2013 was the best and most challenging year of my entire 29 years on this earth. It was the best because after a very tough pregnancy and 5.5 week hospital stay, I had two perfectly healthy identical twin boys, Nolan James and Evan William (aka, the #littlebabies).
Words can’t begin to describe how incredible it has been to watch these little dudes grow from less than five pounds at birth to 22 pound 10-month-olds with insanely vivid personalities…and they’re crazy smart (I know, every parent says that, but come see them and you’ll see why I say that!). If you care to read more about my birth story, go for it.
But, this year wasn’t all rainbows and unicorns. I was very honest when I wrote about my struggle with postpartum depression. I’ve overcome it, but many challenges have stuck with me throughout the rest of the year, and I struggle every day to chip away at my weaknesses. My hospital stay was so.incredibly.difficult. I’m glad I took as much time off work as I did to care for the #littlebabies and get physically/emotionally stronger, but when you love what you do in your career and spend eight months away from it, you feel incomplete.
To cap off the year, I thought I’d share the eight lessons I learned during eight months of maternity leave. These aren’t all related to parenting. Hopefully some of these life lessons will help you if you’re currently going through something difficult, or if you hit a few bumps in the road in 2014.
1. I’m much stronger than I ever thought I was. If someone would have given me a glimpse into my pregnancy future before it happened and told me everything I would have to endure and overcome, I would have never believed them. When the doctors told me I potentially had two more weeks to stay in the hospital before delivering than I initially thought I had, I had the biggest pit in my stomach. I honestly didn’t know how I would survive another two weeks. I didn’t think I had the strength to do it. It ended up being a little less than two weeks, but I did it. And I’ve gotten through every other obstacle that has come my way this year. Just when you think you don’t have the will to push forward, you dig deep and muster up the courage. It is possible to overcome what seemingly feels impossible.
2. I’m much weaker than I ever thought I was. I consider myself a strong person. I went through a very difficult few years in my early/mid twenties. I thought if I made it through that, there was nothing else I couldn’t conquer. Well, I still believe that, but I was a bit naive about the difficulty of future challenges. I’ve given in to my weaknesses too many times this year. I recognize that. I have given myself pep talks at the end of the day and committed to not acting or feeling a certain way the next day, but then something inevitably pushed down on my weakness button and caused me to buckle. I think as long as you continue to recognize your weaknesses and work at them, you may never 100% overcome then, but you can successfully manage them. That’s what I’m working toward. It’s totally unrealistic to expect perfection in any aspect of your life.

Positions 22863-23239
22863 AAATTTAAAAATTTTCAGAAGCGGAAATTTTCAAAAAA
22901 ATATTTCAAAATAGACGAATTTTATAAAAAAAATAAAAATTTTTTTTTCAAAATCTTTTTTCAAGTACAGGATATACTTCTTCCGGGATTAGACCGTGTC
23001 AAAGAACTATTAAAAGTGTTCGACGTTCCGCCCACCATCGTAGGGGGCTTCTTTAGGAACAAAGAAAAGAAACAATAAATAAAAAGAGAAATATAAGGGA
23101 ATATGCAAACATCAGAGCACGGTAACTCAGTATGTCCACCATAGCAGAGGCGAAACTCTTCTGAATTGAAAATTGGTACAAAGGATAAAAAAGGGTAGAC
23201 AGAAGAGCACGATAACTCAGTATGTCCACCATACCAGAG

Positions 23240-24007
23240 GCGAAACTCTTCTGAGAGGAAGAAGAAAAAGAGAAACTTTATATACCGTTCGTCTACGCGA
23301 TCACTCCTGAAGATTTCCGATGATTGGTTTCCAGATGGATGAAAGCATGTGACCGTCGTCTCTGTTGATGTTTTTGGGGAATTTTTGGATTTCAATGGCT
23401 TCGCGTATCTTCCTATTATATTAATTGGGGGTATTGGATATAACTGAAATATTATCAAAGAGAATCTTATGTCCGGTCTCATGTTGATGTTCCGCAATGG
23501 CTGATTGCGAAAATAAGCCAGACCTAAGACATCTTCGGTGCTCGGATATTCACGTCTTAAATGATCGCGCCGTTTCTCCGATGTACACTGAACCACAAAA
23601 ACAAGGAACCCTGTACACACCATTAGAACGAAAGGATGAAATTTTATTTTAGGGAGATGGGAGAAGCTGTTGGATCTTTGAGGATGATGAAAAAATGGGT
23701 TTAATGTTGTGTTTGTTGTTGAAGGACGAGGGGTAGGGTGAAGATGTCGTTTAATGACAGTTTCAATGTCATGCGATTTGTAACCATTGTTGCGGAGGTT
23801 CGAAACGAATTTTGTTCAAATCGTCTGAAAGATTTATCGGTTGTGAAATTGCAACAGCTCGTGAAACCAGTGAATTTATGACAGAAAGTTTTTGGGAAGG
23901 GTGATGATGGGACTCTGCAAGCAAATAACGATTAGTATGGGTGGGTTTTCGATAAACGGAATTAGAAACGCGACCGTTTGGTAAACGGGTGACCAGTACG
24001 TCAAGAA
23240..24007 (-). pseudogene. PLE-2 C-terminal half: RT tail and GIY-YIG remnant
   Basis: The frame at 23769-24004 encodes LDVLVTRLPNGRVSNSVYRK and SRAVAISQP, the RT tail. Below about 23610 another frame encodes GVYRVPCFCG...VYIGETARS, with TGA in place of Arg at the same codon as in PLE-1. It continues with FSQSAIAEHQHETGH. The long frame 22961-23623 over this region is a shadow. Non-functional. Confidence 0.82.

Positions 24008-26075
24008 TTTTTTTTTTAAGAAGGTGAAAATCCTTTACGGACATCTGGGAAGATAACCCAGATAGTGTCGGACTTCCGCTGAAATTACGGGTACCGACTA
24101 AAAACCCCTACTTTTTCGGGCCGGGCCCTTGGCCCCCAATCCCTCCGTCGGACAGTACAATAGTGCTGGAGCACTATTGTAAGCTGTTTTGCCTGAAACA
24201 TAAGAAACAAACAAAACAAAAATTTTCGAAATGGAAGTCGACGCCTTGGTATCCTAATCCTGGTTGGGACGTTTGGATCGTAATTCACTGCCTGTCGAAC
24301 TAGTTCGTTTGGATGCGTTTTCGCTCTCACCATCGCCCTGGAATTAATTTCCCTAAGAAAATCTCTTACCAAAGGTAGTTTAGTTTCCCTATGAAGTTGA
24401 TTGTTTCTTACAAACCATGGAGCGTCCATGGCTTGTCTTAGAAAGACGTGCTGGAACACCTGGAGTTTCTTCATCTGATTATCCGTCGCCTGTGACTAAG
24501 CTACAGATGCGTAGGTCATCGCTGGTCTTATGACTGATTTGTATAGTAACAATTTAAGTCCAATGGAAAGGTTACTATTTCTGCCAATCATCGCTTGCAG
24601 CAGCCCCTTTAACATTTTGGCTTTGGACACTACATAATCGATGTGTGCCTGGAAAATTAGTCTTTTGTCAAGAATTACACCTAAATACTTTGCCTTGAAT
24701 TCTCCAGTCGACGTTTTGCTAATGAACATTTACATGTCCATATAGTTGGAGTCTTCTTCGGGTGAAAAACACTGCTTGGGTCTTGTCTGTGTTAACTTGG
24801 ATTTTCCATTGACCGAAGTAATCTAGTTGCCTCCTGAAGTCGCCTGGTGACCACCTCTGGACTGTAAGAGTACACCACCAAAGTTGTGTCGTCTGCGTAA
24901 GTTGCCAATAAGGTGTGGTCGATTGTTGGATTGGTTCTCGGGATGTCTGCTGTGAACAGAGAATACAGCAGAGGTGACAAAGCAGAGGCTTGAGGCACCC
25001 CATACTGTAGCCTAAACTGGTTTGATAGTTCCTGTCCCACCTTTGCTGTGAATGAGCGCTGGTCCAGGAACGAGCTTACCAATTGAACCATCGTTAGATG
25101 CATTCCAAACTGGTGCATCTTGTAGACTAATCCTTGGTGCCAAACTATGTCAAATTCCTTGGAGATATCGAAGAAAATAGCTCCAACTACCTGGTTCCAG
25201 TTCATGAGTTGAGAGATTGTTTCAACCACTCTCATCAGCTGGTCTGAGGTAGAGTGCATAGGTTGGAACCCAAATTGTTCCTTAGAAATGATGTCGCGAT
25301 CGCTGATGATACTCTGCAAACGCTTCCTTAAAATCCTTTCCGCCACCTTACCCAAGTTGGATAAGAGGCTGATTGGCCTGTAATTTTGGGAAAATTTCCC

3. Having a support system in your life is vital. I wouldn’t have made it through this year without the support of my husband, family, friends and my work family. Period. No matter how strong or independent you are, everyone needs at least one person they can lean on and 100% trust when life gets tough. I am beyond grateful for every person who supported me and my family this year. If you could use a better support system, build one now before you need it! And it goes two ways – you need to support others before you can expect support in return.
4. 50/50 balance doesn’t exist. Aim for efficiency. If you think it’s possible to achieve work/life balance, sorry to burst your bubble, but it isn’t. There will always be something you feel is lacking – you aren’t home enough with your family, you didn’t put enough effort into that new client project, etc. Aiming for harmonious balance is setting yourself up for failure. Instead, try to find efficiency in your life. Be as efficient, productive and successful as possible with everything you do in life. You’ll miss the mark some days, and that’s OK. But you’ll feel a huge weight lifted from your shoulders once you choose the efficiency mindset over the balance one. I promise.